COLIMITS FOR THE PRO CATEGORY OF TOWERS OF
SIMPLICIAL SETS
DAVID BLANC
Revised: January 18, 1995
Abstract.We describe a certain category of Indtowers into which the Pro*
* category
of towers of simplicial sets embeds, and in which all colimits (rather t*
*han just the
finite ones) may be constructed explicitly.
1.Introduction
The Pro category of towers of spaces (and of other categories) has been stud*
*ied
in several contexts, and used for a variety of applications in homotopy theory,*
* shape
theory, geometric topology, and algebraic geometry  see for example [AM , B*
*K , DF ,
EH , F, G , GV , H , HP , MS ]. Our interest in it first arose, in [BT ], in *
*the study of
vnperiodicity in unstable homotopy theory (cf. [Bo , D, Md , MT ]).
One problem in the usual version of the Pro category of towers is that, whil*
*e fi
nite limits and colimits exist, and may be constructed in a straightforward (le*
*velwise)
manner, the same does not hold for infinite colimits; and these were needed for*
* the
application we had in mind in [BT ]. It is the purpose of the present note to *
*improve
on the rather ad hoc solution to this difficulty presented in [BT , x3] (in ter*
*ms of of
what were there called "virtual towers"), by enlarging the Pro category of towe*
*rs in
such a way as to allow a straightforward construction of arbitrary colimits. On*
*e object
of this is to enable us to then provide a suitable framework for studying perio*
*dicity
in unstable homotopy theory in terms of a Quillen model category structure for *
*our
version of the Pro category of towers (see [Bc ]).
The construction we provide embeds (a suitable subcategory of) the Pro categ*
*ory
Tow of towers of simplicial sets in a certain category Net of strict Indtowe*
*rs, in
which we have explicit constructions for all colimits, as well as finite limits*
*. This
category Net can thus be thought of as a cocompletion of the Pro category of *
*towers
of spaces. We shall show in [Bc ] how this construction can also provide a "hom*
*otopy
theory of finite simplicial sets" (compare [Q , II, 4.10, remark 1]); it may be*
* of use in
other contexts, too.
There are other cocomplete categories in which Tow may be embedded  for
example, the category P roS? of all prosimplicial sets (cf. [AM , A.4.3 & *
*A.4.4]), or
the full category IndTow of all inductive systems of towers (cf. [J, VI, Thm*
*. 1.6] 
this is actually "the" cocompletion of Tow, in an appropriate sense: see [J, *
*VI, x1]
or [TT ]. One advantage of the approach described here is that one obtains a sm*
*aller,
_____________
1991 Mathematics Subject Classification. Primary 55U99; Secondary 18A30.
Key words and phrases. Prospace, Prosimplicial set, tower, net, Indtower, *
*colimit, cocompletion.
1
2 DAVID BLANC
and more mangeable, cocompletion, in this special case, and the construction of*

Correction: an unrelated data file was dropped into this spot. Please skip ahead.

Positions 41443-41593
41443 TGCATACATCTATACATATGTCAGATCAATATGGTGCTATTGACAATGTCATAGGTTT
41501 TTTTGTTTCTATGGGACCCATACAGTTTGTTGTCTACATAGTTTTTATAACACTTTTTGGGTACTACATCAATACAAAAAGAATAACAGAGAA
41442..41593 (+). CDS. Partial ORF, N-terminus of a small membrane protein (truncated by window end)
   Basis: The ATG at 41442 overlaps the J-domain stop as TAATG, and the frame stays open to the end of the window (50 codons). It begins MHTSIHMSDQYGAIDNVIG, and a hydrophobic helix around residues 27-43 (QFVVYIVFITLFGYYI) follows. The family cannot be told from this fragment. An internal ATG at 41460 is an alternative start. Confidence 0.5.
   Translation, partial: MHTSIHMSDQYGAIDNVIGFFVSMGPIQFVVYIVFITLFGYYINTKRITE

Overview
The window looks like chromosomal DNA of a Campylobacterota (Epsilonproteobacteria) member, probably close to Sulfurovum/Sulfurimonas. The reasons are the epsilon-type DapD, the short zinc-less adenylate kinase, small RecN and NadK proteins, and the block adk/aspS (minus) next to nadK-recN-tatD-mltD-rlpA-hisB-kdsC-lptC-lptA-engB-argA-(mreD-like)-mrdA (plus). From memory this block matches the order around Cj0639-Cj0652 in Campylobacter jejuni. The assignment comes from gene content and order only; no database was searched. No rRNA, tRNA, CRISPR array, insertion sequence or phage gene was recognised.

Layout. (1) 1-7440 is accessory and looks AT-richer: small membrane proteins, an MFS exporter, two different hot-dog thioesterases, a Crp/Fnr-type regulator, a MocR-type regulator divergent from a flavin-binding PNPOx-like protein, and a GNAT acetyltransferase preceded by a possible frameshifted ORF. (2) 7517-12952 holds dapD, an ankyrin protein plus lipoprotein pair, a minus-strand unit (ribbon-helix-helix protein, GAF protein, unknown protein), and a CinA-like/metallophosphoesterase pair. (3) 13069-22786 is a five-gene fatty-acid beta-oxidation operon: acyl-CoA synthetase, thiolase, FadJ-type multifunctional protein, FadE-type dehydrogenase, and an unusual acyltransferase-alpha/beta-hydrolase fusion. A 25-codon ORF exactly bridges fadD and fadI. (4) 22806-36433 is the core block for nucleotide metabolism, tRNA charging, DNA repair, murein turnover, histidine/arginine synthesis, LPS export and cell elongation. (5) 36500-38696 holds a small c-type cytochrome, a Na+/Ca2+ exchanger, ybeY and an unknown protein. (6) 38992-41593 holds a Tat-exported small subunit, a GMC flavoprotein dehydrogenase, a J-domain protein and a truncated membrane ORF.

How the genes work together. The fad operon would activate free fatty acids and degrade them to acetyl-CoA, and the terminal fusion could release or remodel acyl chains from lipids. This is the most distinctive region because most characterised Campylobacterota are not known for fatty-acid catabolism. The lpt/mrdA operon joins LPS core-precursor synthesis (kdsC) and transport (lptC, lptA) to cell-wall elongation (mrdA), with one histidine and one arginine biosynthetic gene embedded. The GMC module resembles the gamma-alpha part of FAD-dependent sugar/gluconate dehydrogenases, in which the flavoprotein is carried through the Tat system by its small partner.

* the
colimits may be made quite explicitly.
A side effect of our approach is the elimination of certain "phantom phenome*
*na"
from the Pro category of towers (see x2.10(b) and x4.13 below).
1.1. conventions and notation. Let T? denote the category of pointed topological
spaces, S the category of simplical sets, and S? that of pointed simplicial s*
*ets (see
[My ]). We shall refer to the objects of S? simply as spaces. A finite simplic*
*ial set Xo
is one with only finitely many nondegenerate simplices (in all dimensions toge*
*ther).
(For technical convenience we prefer to work with simplicial sets, rather th*
*an topo
logical spaces. This makes no difference for our purposes, since T? and S? *
* have
equivalent homotopy theories, in the sense of Quillen  see [Q , I, x4].)
The category (ordered set) of natural numbers will be denoted by N, the ca*
*tegory
of abelian groups by AbGp, and the category of Rmodules (for a commutative r*
*ing
R) by RMod.
For any category C we shall denote by IndC the category of Indobjects ov*
*er C 
that is, diagrams F : J ! C, where J is a small filtered category (cf. [GV , *
*Defs. 2.7
& 8.2.1])  with the appropriate morphisms (see [GV , Def. 8.2.4]). Similarly,*
* P roC
denotes the category of Proobjects over C (i.e., diagrams F : J ! C where *
*Jop is
filtered  cf. [GV , Def. 8.10.1]).
For any functor F : I ! C we denote the (inverse) limit of F simply by li*
*mF or
lim IF , (rather than lim ), and the colimit (=direct limit) by colimF . The *
*(co)limit
is finite if the category I is such (finitely many objects and morphisms betwee*
*n them).
All limits and colimits in this paper are assumed to be small  i.e., Ob(I) *
* is a set.
A category C is called pointed if it has a zero object (i.e., one which is b*
*oth initial
and terminal). This object will be denoted by *C (or simply *).
1.2. organization. In section 2 we give some background on towers of simplicial*
* sets,
their Pro category Tow, and the finite (co)limits in Tow. In section 3 we d*
*efine
"good" subcategories"  a concept which merely codifies those properties of *
*Tow
which are needed to construct its cocompletion. In section 4 we show that the *
*category
Net, consisting of certain strict Indobjects over such a good subcategory of *
*C, serves
as a cocompletion for C, in the sense of having all colimits (and all finite li*
*mits).
1.3. acknowledgements. I am grateful to the referee for his comments, and in pa*
*rtic
ular for providing references to previous work, and suggesting Remark 4.12. I *
*would
also like to thank Emmanuel DrorFarjoun, Bill Dwyer, Haynes Miller, and Brooke
Shipley for several useful conversations.
2. The category of towers
In order to fix notation, we recall the definition of the usual Pro category*
* of towers
of spaces: